Formal Analysis And The Psalms -- By: Mary M. Crumpacker
JETS 24:1 (March 1981) p. 11
Formal Analysis And The Psalms
Along with an increased interest in literary criticism have come new techniques for analyzing poetic works. One of these is formal analysis as practiced by the Chicago Critics.1 Formal analysis looks beyond metrics, prosodic molds, such as odes and sonnets, or conventions like Hebrew parallelisms, or any of the other interesting but external features of poetry, to a system of internal relationships. These relationships do not resemble the mechanical and impersonal ones Vern S. Poythress describes in his summary of structuralist approaches.2 And despite some verbal similarity, formal analysis is not Hermann Gunkel’s form criticism. Neither is it the cult-functional approach of Sigmund Mowinckel nor the time-historical one of Moses Buttenwieser. Instead it is a technique for approaching poems as unique artistic wholes to discover a system of inner relationships in which form and content are inseparable. These relationships, which I shall call the total intrinsic form, are best grasped by concrete illustrations.
My purpose is twofold: to provide examples of the method, and to give an idea of what this sort of approach can add to traditional grammatico-historical exegesis both in appreciating the poet’s artistry and in furnishing additional answers to hostile critics. For instance its principle of unity, as it applies to structure, meaning, and effect, should be especially helpful in choosing between the various possible translations of words. I have selected Psalms 1 and 51 partly because their brevity and familiarity should facilitate my task of illustrating the technique—or rather, the results of the technique—and partly because, in both cases, a formal analysis demonstrates that there is usually no artistic justification for the attacks of those who would undermine the inspiration of the Scriptures. Let us begin with an analysis of Psalm I and then examine how this can help us reply to one critic.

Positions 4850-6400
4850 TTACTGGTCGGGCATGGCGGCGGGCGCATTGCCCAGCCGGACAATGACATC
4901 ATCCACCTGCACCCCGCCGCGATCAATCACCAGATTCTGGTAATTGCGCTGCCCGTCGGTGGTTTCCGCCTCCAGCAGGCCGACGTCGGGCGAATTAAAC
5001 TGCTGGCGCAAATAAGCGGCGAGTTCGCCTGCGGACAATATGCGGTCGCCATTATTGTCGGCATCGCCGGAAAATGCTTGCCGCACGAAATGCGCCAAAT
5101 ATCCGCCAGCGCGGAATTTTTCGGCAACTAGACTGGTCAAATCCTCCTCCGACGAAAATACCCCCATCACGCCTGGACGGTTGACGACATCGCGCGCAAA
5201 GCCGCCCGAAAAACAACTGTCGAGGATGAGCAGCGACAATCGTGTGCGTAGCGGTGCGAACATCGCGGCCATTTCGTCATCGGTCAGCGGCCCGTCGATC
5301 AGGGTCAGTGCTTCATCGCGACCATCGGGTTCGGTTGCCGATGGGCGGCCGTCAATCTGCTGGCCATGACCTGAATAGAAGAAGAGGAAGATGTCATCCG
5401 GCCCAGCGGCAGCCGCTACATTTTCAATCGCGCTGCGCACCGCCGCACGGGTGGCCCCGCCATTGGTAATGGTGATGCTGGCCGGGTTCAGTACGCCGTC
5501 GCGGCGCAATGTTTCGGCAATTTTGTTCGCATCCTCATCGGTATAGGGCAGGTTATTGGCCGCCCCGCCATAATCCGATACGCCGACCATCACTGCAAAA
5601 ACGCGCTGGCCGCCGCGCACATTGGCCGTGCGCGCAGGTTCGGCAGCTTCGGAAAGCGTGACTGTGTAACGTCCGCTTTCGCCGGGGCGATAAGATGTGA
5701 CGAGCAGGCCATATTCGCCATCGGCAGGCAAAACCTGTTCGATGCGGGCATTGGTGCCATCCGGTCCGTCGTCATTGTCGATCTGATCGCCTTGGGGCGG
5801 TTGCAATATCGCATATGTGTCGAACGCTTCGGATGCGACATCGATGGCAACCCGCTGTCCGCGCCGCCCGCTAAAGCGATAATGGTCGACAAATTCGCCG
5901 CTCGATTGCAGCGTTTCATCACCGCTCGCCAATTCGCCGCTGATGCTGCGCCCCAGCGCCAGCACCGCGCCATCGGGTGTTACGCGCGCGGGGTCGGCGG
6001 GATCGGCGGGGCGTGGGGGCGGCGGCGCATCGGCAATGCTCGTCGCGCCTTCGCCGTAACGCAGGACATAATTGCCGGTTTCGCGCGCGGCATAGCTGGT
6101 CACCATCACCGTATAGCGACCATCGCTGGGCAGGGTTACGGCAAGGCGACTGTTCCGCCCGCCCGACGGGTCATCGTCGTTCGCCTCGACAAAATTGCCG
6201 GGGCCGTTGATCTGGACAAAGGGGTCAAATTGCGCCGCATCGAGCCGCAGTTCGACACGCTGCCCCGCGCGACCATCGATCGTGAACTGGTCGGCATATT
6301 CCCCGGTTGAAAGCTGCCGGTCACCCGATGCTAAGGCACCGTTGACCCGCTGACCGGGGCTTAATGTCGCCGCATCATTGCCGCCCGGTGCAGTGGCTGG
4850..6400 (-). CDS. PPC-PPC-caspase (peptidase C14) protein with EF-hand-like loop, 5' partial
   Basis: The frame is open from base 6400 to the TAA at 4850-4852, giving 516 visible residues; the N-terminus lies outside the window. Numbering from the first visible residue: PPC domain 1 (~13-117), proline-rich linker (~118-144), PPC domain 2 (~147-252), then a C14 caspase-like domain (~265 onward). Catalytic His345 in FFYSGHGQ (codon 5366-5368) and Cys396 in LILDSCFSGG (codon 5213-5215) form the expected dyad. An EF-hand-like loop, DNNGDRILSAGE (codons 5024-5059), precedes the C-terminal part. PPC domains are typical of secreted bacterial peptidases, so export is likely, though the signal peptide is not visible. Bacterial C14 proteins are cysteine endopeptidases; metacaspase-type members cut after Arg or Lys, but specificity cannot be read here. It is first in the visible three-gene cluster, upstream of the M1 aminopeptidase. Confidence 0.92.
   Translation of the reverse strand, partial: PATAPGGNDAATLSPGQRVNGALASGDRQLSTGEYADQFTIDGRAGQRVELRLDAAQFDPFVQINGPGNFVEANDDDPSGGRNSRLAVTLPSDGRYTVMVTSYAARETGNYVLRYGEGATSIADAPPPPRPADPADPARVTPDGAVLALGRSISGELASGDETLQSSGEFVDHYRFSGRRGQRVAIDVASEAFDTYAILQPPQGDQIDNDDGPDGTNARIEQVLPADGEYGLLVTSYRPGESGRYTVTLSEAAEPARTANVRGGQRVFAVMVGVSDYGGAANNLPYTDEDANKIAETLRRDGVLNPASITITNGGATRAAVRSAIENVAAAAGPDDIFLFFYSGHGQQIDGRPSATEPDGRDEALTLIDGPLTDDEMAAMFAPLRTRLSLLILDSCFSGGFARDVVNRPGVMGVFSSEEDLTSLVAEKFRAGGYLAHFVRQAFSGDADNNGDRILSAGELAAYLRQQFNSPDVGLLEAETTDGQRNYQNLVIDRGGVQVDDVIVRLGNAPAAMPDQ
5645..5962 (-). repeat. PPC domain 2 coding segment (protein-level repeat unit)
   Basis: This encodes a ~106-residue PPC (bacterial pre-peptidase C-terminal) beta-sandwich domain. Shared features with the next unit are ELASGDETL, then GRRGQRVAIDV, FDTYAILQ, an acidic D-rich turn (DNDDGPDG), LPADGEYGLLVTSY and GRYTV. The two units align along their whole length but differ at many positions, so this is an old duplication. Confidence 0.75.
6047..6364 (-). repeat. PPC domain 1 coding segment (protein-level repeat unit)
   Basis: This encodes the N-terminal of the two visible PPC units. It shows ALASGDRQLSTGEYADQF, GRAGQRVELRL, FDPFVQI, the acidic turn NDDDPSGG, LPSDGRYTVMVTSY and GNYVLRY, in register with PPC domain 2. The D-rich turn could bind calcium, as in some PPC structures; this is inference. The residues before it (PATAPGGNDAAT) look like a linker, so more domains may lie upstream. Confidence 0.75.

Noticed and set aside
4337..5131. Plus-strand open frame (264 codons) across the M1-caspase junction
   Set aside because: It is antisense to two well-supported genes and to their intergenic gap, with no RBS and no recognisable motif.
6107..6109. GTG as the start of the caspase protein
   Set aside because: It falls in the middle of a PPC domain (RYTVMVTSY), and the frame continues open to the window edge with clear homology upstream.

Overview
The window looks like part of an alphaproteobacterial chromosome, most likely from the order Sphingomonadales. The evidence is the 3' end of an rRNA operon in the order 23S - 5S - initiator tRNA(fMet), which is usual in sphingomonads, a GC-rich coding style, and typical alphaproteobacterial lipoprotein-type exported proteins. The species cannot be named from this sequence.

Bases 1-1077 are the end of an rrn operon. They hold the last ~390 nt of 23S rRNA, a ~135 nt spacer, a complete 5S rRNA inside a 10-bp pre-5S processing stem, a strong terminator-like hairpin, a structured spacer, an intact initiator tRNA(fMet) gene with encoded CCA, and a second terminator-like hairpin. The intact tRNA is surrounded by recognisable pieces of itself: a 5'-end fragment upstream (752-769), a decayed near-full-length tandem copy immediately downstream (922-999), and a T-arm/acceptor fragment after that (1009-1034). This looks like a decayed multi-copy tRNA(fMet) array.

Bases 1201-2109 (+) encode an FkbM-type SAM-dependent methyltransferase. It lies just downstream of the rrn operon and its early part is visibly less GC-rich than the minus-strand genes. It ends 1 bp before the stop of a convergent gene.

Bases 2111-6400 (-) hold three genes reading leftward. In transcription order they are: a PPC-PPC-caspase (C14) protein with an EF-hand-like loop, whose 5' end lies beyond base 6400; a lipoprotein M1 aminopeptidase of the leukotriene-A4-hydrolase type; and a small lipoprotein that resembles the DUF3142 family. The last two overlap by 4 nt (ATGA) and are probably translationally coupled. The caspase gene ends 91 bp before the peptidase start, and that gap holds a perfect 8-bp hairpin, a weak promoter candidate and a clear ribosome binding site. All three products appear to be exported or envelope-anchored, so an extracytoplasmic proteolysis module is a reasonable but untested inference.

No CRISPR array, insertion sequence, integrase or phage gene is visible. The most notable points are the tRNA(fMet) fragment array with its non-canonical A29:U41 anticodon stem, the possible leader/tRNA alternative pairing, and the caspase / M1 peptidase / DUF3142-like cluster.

To arrive at the intrinsic form the critic asks three kinds of questions. These questions have to do with how each element (character, action, thought, image, or word) is introduced, why it occurs where it does, and how it relates to the others. A lyric poet seeks to paint an emotion, thought, intention, or some other intangible of this nature, to produce the most powerful effect possible within the limits of his art. This will require economy without sacrificing richness, and clarity without destroying unity of effect. With regard to the latter the poet generally aims to keep all of the elements before the reader’s mind so that th...
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